Maras not only grips with this narrative suspense but with exquisite craft takes on love, longing and passionate coercion. He combines a crime passionnel in Havana, a lonely-hearts nightmare in New York and the portrait of a marriage in Madrid into an unusually resonant and provocative mix. Maras, himself a translator into Spanish and for two years an Oxford lecturer (upon which his acclaimed novel All Souls is based), no doubt had a hand in this superb translation by Margaret Jull Costa, with but one eccentricity: a penchant for the word "brainsickly".Reuse content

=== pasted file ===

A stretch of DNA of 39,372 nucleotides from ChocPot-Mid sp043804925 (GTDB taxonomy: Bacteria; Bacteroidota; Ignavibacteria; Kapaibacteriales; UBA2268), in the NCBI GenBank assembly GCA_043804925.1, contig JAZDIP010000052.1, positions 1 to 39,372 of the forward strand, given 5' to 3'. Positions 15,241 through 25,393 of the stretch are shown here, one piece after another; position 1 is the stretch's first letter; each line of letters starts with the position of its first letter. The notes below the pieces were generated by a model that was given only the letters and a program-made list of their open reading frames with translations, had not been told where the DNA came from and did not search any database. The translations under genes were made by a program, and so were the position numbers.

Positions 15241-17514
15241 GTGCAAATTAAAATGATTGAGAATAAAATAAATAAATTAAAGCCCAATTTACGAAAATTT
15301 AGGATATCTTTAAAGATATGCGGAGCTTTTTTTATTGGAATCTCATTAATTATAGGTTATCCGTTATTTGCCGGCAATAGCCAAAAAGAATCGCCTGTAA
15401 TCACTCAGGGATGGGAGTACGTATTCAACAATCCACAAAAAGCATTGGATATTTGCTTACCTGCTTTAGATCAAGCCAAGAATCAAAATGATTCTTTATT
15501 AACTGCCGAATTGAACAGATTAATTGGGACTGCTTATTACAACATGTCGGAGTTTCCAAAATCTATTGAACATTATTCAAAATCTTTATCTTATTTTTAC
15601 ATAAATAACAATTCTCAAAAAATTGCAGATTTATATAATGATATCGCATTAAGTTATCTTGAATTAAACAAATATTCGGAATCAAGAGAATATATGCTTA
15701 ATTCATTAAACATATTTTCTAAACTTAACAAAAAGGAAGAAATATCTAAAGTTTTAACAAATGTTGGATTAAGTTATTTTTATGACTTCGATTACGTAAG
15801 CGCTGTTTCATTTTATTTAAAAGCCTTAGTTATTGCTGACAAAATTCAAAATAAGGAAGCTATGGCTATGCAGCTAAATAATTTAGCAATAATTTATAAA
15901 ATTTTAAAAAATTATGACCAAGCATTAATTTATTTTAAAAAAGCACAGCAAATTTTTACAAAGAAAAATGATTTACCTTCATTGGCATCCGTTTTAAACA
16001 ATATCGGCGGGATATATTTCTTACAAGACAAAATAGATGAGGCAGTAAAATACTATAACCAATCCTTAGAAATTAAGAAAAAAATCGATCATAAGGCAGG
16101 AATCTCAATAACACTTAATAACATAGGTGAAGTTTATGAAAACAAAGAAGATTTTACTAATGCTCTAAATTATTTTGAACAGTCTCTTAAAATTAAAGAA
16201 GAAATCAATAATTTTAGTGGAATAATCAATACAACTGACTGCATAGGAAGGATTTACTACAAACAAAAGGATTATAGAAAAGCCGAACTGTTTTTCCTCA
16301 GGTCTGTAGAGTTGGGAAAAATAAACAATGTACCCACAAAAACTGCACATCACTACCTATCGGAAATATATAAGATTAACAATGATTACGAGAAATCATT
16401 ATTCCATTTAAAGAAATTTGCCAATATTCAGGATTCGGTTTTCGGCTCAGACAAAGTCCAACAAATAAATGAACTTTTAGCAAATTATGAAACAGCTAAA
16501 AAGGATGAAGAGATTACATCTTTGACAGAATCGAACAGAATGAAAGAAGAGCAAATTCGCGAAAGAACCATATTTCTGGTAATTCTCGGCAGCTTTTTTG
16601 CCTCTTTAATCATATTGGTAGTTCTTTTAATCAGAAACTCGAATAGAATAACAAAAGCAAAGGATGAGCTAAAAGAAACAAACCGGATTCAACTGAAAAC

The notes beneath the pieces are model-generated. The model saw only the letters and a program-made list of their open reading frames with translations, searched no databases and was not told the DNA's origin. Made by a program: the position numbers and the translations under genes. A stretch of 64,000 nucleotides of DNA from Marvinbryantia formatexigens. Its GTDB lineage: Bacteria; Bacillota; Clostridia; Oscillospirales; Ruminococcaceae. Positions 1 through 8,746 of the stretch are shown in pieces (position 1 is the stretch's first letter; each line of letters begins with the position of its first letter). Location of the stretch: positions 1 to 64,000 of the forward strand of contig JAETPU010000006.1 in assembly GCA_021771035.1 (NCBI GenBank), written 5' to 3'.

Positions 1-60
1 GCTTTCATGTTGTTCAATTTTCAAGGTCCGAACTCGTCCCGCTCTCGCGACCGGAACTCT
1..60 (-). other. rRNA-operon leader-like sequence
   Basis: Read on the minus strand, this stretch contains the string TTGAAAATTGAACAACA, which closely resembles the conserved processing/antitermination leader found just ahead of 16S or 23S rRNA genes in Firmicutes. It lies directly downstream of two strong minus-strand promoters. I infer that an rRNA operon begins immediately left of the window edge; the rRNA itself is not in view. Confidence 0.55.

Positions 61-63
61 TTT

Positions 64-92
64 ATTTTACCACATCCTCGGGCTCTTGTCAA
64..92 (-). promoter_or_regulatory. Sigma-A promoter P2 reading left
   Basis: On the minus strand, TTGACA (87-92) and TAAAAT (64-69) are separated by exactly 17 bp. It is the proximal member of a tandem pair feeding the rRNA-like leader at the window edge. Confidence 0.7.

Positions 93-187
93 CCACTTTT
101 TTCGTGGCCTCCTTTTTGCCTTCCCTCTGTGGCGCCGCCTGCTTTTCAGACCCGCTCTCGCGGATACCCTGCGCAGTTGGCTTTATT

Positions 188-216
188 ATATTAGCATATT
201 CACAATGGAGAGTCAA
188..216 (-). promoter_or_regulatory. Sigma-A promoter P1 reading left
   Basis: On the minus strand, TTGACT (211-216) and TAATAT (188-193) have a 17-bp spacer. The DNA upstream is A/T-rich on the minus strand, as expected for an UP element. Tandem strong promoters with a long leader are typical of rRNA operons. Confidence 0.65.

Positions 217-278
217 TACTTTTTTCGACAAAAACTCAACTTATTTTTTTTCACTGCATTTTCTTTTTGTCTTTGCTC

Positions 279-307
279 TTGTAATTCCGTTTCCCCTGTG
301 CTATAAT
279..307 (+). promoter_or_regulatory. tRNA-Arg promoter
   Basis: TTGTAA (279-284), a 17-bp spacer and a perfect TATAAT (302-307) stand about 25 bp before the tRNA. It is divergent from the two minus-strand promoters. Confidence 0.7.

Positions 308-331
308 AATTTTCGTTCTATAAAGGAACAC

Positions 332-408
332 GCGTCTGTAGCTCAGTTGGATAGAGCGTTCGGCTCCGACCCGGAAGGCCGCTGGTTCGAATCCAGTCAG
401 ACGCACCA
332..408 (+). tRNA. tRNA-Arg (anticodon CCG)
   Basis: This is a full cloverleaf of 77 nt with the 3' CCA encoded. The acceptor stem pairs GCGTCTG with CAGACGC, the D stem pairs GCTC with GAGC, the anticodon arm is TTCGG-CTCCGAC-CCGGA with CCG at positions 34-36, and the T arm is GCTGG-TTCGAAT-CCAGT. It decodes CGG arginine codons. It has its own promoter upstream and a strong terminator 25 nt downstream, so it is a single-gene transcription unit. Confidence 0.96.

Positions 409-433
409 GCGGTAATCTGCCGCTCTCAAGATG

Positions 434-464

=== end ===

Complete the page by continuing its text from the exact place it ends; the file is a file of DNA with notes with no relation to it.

THIS heady winner of the Spanish Critics' Award could be dangerous literature for the affianced. The narrator Juan, who is already feeling uneasily "so what now?" about his new union, is bearded by his father Ranz on the wedding day itself and warned, "If you ever do have secrets, or if you already have, don't tell her." This seems cynical advice to Juan, a believer that the marital pillow is not only where you tell all, but "in order to flatter the person you love you denigrate everything else in existence": the shared put-down as turn-on. But Juan doesn't know how dark his father's secret can be, only that before marrying his mother, Ranz was married to her sister and she shot herself as a newlywed, slipping away from a family lunch in a chilling scene that opens the novel. Everyone said how tragic that Ranz should have lost two brides. Two? thinks Juan. So there was another one before the suicide? What happened to her? In the course of this intriguingly textured novel, Juan's wife Luisa eases a terrible confession from the old man.